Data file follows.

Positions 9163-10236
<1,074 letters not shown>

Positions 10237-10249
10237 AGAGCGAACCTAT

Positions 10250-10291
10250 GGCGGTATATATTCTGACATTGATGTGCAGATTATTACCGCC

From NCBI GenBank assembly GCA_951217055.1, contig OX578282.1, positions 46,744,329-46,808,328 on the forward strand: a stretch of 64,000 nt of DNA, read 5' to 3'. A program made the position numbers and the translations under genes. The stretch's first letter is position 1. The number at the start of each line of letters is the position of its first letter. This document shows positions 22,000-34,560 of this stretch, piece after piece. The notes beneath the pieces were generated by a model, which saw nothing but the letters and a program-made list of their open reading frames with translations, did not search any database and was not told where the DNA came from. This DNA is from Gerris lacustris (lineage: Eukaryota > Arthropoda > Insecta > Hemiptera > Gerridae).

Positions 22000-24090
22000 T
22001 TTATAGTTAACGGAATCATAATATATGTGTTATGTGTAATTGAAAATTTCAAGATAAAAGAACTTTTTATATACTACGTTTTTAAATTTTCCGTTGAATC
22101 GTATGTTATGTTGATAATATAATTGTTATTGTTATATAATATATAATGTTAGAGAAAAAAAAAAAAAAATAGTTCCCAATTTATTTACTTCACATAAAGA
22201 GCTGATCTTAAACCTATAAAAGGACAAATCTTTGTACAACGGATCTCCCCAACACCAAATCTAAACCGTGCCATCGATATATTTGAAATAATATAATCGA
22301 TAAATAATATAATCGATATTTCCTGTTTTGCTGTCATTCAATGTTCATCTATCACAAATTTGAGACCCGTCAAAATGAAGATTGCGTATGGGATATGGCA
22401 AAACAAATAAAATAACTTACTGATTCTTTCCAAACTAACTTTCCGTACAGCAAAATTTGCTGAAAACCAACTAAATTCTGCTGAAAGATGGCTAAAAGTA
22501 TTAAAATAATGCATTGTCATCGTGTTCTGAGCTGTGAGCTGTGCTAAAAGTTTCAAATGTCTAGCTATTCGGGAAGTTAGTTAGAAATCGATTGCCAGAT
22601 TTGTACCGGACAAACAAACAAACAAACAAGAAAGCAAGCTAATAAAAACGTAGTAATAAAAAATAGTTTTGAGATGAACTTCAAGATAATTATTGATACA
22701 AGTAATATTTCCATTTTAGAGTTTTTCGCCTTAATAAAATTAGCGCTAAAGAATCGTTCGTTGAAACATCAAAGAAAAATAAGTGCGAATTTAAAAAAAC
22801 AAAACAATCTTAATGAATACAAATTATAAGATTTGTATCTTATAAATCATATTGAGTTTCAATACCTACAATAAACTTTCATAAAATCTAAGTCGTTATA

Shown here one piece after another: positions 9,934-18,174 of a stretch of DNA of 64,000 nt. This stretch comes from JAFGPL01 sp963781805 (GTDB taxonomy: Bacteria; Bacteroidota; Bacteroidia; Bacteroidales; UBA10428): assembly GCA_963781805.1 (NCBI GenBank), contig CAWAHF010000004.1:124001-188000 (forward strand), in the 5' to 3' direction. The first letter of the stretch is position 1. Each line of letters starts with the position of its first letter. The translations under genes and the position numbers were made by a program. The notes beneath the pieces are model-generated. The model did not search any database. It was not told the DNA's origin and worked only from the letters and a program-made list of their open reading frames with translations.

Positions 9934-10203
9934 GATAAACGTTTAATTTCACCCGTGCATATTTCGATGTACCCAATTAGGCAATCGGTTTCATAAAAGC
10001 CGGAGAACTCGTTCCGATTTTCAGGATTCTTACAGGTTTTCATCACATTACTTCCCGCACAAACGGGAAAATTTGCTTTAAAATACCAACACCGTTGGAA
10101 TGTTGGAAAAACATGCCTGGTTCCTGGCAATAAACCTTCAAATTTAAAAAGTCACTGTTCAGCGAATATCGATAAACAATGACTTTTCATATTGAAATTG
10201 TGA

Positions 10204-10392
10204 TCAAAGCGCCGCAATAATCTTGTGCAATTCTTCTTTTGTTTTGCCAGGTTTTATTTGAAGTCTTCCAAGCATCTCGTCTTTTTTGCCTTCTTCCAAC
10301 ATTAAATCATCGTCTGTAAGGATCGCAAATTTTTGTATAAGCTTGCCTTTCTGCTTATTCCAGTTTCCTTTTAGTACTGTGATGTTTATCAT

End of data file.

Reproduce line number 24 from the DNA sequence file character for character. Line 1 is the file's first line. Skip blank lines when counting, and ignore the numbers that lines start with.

10201 TGA